Have you heard of depersonalisation? Do you feel those sort of symptoms? That’s how I felt very strongly at one point, everything seemed unfamiliar. I needed to ground myself somehow yet felt like I was free falling.

      Please remember you have choices and you have control. And the ritual you performed sounds very intriguing! I like it cos it’s a visual representation too and I tend to learn things through actions/visual/doing.

      Xx

      • Mia

        Also I began journalling. I bought a pretty notepad and kept it with me at all times (I also bought pretty coloured pens lol). I scribbled down thoughts when they came to me, sometimes just to “get them out my head”. Sometimes they spiralled, but it felt like it helped!

        • Thank you for all of your support to the readers on my site. It sounds like you’ve done GREAT work on yourself and have adopted some very powerful tools for working through anxiety (journaling is one of the most effective and very dear to my heart ;)). Blessings to you.

        • Kate

          Thank you Mia that’s incredibly kind of you to reply back to me!! I have, I had if a few years ago and I genuinely thought I was dead! It’s crazy how quickly anxiety can change its focus, it’s gone from you need to be free and never settle down to oh I really hope that my truth isn’t that I have to leave and I can love this man but obviously I have no idea as my head is so shut off, although I feel calm now, I’m interested in your crystal work? Did you find anything that benefitted you?? I see a homeopath and he suggested I should and I didn’t want to but I felt the resistance was just because burning a photo felt perminant and that’s what I needed but not what I wanted the photo almost set fire to the whole field she did not want to go! I really appreciate your response more than you could ever know truly from the bottom of my heart, it’s just the struggle of this is your truth your body has changed and now you know you don’t want to be with him “oh but I do” how I want to love his man for eternity and maybe it’s a fear of loss and abandonment! I’ve journaled a lot my problem is switching off allowing myself to be in the present moment and enjoy life occasionally! I’m so happy you sound like you’ve had clarity!!! And done some great work! I wish you and everyone here all the luck and happiness in the world!! Xx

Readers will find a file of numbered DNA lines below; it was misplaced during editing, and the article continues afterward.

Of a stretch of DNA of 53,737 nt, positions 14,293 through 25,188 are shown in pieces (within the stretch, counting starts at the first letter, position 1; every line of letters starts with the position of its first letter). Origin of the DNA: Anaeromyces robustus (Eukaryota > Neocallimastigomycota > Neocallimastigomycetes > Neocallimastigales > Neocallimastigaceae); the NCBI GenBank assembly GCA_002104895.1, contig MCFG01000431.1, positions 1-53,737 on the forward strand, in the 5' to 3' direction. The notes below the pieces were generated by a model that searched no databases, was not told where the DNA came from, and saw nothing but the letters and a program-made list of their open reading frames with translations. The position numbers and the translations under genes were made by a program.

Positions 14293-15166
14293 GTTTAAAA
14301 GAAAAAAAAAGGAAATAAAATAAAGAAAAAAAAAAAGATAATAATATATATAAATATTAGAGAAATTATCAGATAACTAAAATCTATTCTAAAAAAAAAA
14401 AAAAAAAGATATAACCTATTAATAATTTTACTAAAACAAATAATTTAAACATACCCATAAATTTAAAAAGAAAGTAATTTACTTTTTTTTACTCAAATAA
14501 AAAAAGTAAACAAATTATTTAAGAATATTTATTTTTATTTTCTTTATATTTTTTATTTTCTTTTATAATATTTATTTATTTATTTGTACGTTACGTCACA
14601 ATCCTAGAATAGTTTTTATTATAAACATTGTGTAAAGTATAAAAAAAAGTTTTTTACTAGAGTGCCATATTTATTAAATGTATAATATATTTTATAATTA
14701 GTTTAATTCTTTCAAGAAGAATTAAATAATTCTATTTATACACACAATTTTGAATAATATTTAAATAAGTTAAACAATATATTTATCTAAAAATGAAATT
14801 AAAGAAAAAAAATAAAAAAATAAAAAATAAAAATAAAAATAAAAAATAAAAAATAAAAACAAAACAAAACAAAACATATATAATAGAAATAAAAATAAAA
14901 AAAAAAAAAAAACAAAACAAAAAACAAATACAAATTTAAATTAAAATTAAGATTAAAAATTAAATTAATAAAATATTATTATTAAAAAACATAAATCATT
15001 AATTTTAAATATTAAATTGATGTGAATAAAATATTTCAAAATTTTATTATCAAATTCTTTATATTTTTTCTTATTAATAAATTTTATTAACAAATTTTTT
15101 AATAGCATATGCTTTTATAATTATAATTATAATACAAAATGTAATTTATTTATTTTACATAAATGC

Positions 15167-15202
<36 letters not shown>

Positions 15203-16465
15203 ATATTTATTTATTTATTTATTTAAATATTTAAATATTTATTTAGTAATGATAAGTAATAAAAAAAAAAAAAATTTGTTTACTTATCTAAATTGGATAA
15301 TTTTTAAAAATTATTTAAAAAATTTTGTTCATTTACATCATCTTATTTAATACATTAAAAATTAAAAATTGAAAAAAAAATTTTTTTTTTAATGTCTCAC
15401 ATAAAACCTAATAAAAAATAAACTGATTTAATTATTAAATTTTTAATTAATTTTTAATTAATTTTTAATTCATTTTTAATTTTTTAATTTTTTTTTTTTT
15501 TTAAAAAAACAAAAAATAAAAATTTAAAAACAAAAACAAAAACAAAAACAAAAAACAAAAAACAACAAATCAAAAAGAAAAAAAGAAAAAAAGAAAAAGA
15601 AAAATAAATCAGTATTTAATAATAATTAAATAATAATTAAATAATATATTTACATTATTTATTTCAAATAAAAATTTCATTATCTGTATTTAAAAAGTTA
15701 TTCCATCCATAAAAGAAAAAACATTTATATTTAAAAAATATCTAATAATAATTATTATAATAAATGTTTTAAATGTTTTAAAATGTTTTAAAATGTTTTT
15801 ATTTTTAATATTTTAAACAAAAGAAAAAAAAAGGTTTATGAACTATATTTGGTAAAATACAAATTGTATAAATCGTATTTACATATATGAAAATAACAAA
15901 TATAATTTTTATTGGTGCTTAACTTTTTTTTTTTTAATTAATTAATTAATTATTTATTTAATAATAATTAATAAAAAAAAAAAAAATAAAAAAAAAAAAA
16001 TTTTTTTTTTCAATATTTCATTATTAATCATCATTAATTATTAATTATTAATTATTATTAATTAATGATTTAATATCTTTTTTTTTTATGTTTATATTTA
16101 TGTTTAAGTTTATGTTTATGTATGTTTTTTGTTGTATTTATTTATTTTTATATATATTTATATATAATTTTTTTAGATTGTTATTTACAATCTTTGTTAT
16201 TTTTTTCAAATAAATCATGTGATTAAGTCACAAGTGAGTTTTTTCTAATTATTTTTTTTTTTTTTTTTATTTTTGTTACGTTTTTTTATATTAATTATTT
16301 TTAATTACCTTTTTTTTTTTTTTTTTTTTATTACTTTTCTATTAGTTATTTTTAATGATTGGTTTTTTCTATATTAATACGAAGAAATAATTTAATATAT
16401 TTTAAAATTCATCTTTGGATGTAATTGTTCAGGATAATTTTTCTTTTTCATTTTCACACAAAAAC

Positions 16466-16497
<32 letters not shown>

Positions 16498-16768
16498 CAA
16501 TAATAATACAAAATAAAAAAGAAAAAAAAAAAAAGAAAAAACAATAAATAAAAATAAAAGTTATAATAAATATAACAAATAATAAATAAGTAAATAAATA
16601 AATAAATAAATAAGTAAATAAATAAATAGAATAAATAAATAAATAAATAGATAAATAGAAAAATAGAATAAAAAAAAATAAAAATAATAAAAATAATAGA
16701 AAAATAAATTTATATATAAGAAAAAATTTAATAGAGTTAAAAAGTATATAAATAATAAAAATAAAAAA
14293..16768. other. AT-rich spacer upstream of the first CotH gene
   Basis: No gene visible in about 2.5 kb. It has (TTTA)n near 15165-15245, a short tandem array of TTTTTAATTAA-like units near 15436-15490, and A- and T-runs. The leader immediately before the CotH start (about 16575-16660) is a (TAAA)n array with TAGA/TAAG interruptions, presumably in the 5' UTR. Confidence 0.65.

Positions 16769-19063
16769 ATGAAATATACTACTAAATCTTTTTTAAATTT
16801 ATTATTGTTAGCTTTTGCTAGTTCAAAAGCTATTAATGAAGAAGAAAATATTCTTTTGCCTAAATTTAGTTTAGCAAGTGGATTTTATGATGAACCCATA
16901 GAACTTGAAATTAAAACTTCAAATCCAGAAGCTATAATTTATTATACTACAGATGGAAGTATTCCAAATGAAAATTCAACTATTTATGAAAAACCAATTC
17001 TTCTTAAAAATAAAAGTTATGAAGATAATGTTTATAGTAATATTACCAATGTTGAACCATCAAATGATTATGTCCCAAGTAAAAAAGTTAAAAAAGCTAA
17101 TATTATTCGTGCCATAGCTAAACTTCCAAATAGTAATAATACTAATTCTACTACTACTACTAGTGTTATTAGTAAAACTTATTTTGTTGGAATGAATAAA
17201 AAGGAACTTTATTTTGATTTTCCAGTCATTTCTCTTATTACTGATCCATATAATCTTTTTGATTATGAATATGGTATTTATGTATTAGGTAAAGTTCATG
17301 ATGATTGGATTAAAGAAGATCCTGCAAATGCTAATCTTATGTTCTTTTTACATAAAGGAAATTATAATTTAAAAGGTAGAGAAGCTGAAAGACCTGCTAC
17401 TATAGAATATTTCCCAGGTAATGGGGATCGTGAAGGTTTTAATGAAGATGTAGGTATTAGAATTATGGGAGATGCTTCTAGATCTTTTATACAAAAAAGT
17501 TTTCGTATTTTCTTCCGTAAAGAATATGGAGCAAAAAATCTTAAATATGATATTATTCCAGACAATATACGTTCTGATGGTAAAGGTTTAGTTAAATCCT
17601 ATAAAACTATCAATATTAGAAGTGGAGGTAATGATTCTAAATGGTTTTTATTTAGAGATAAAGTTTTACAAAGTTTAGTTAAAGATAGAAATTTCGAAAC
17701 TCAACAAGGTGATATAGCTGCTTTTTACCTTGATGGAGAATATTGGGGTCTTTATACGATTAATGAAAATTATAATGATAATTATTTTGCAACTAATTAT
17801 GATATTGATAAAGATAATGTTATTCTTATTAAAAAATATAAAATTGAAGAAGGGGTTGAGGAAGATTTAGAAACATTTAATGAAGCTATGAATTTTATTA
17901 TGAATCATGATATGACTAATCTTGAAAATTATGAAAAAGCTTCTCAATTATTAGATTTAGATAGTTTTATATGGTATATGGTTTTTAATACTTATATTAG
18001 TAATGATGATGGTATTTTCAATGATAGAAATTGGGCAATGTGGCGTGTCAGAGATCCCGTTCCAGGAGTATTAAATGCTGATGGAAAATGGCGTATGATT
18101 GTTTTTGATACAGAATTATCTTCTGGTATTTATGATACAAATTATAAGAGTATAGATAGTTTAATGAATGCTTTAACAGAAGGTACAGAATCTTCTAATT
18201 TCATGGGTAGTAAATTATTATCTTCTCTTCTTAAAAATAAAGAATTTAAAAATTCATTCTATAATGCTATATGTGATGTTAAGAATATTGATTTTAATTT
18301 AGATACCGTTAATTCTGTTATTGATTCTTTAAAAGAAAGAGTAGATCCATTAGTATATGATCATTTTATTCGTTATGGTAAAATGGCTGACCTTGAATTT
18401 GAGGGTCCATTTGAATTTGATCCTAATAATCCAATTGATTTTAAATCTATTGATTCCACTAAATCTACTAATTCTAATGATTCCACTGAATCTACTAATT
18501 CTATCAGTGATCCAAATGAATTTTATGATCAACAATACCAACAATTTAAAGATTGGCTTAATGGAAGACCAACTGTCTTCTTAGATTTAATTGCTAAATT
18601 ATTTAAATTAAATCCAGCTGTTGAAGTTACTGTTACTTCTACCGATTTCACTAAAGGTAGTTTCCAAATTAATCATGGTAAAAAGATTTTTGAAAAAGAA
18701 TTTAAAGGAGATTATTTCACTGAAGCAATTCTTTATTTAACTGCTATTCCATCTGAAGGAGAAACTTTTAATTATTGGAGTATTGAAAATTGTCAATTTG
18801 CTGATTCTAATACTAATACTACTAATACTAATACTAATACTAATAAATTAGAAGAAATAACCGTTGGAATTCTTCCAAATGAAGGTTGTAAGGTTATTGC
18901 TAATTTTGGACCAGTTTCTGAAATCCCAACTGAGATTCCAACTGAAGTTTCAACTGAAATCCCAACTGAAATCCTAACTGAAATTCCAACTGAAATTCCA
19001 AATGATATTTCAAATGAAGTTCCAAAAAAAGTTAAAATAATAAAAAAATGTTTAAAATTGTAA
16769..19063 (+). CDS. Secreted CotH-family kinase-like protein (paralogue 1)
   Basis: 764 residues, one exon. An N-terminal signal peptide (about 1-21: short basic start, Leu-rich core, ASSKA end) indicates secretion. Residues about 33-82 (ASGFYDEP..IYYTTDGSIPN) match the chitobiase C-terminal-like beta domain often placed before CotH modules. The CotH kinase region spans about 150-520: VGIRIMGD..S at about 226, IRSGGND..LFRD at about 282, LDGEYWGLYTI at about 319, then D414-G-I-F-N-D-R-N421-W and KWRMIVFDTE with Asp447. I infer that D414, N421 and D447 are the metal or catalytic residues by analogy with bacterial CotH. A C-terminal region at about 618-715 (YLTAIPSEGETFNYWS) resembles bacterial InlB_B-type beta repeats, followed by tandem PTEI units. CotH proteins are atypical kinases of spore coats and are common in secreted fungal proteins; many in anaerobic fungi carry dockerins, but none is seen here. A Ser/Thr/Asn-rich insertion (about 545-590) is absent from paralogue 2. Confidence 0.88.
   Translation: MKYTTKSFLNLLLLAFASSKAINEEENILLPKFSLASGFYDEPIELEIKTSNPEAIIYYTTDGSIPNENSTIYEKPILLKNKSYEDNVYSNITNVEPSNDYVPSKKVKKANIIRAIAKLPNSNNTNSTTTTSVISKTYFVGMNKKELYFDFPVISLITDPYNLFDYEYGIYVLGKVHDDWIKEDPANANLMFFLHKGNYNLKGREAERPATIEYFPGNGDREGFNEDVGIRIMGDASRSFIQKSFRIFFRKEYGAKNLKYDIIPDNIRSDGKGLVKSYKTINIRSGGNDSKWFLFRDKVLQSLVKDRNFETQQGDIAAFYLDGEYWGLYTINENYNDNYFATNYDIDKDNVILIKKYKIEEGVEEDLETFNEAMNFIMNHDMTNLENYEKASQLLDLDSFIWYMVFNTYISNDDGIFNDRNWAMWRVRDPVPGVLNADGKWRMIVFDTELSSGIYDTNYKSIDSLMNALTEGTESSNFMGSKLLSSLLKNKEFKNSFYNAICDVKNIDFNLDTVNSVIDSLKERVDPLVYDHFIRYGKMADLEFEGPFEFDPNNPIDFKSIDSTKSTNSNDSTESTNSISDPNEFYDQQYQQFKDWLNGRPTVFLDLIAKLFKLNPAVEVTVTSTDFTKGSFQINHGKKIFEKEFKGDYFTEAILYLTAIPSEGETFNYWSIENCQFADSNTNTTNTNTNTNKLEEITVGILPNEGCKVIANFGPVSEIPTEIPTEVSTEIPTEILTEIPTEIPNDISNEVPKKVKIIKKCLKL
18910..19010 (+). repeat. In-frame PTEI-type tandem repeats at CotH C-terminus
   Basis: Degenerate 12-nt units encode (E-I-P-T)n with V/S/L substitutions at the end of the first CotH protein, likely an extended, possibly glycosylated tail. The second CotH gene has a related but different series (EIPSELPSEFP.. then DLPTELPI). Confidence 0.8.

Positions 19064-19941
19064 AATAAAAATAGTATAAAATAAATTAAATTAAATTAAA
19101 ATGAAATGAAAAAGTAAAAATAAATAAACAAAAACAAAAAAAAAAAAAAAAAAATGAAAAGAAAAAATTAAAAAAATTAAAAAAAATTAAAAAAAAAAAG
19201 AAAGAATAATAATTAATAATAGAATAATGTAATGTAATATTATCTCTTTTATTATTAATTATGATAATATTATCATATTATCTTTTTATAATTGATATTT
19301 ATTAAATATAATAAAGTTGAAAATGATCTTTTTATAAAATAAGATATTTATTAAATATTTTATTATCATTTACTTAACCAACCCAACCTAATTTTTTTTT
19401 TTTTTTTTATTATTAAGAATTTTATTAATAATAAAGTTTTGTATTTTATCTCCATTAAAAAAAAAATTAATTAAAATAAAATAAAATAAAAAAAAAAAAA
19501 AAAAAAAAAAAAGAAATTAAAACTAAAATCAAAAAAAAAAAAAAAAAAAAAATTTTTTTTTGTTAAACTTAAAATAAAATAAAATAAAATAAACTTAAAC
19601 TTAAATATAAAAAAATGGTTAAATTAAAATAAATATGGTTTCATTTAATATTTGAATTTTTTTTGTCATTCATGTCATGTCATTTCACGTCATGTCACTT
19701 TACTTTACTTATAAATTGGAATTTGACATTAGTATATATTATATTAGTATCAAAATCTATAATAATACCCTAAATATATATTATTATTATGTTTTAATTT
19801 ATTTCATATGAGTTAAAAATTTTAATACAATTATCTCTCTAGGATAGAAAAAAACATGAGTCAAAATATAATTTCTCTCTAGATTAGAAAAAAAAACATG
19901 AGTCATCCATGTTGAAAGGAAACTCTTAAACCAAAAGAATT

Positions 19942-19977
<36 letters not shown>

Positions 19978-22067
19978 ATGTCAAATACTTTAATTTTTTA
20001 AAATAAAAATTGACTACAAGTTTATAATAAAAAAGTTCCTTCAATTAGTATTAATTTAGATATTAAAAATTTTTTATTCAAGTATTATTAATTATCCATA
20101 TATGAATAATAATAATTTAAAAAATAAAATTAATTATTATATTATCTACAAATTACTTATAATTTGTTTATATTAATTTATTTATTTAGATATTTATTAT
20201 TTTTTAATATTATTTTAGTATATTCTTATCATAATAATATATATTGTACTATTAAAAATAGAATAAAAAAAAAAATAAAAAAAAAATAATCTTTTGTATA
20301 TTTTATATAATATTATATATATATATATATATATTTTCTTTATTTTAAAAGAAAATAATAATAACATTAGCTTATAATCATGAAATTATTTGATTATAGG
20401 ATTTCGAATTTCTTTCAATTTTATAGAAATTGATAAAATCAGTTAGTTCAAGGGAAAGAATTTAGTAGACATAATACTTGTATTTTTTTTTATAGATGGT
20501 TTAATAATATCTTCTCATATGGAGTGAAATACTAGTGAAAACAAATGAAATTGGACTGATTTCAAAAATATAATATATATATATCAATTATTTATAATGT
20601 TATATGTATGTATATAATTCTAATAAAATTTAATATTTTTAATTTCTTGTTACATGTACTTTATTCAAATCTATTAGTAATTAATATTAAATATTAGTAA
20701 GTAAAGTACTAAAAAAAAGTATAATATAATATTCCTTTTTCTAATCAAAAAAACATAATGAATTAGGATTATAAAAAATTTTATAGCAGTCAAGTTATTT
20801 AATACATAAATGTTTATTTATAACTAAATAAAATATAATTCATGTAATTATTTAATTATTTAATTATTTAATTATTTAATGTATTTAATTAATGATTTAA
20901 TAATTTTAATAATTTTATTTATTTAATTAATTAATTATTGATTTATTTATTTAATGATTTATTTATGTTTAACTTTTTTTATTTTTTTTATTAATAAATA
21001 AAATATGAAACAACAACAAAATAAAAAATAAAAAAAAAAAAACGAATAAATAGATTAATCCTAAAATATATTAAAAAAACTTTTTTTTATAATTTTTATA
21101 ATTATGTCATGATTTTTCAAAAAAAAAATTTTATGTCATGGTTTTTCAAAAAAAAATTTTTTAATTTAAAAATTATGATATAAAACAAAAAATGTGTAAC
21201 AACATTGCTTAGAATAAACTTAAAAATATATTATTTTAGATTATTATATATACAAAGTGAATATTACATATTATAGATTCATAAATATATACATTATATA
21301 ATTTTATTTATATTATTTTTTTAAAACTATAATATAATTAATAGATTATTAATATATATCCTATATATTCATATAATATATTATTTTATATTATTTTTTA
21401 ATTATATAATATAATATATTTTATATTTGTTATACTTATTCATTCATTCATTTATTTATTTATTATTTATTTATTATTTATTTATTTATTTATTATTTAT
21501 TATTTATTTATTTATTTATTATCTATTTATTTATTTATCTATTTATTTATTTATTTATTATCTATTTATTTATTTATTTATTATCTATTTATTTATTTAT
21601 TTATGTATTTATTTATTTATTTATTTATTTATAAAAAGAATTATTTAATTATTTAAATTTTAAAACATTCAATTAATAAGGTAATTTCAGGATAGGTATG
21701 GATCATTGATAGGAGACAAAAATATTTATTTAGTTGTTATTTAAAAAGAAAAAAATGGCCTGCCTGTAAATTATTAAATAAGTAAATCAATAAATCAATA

• Mia

            Hi Kate!

            Well to be honest the crystals was mostly based around healing/strength/comfort when I was having treatment done for cell abnormalities (horrid!) but they were a source of comfort and I slept with amethyst under my pillow for a long time afterwards. I have also had those exact thoughts “you need to be free” “not settle down” etc. It’s tiring and upsetting as it contradicts what you may have previously thought. I too have a problem with switching off an enjoying life in the present, but sometimes I visualise myself having a great time (smiling, laughing, relaxed and happy with partner or friends) then I sort of just go for it. And if a horrid or intrusive thought hits I sort of look at it and go “now isn’t the time to think about that”, then I remember to breathe and refocus. It is hard! But so worth it.

            Yay for journalling too!! It’s a fantastic tool. I am slowly getting there and you will too xxx

    • Ashley

      “I feel numb when i think of leaving and i feel anxious when i think of staying..” KATE you are NOT ALONE. I feel the EXACT same way right now. The single life and freedom look so appealing to me, I’ve been even dreaming about it which is scaring me, but it’s okay! Have you done the ecourse? I just started a week ago (and boy, the fact that it’s not a magic pill and the fact that i wasn’t cured after reading through it slapped me in the face HARD) but it does supply you with VITAL information and techniques to begin helping you with this. I’m so sorry you feel this way, but just know that on this planet there is at least one other person (me) feeling the EXACT same way

  • Kate

    Can anyone help me with my previous comment I feel like my body is in a constant fight or flight therefore I cannot connect with the truth.

  • Amanda

    Hi Sheryl.
    Can you please help me i have so many intrusive thoughts ” i dont no if i love him anymore” “what if i change my mind” ” is there someone better for me”. How do i address these with

    “Intrusive thought hits.
    Attend to the thought with a quick splash of truth (meeting the thought on the cognitive level to correct the thinking error).
    Once this happens, the feelings that were bound up inside the thoughts are often released.
    Notice how you regard the feeling. With judgement? With resistance? With curiosity? With compassion?
    If you’re meeting the feeling with judgement or resistance, see if you can make a different, more loving choice in that moment.”

  • Laura

    Dear Sheryl,

    Thank you for your work (I am in the middle of the Relationship Anxiety course).

    One thing I struggle with is: how do I know this whole process isn’t “intellectualizing” or “denial”?

    Thank you.

  • Ashley

    Has anybody else had the thought “do i really want to be with him?” Or “what if i really dont want to be with him”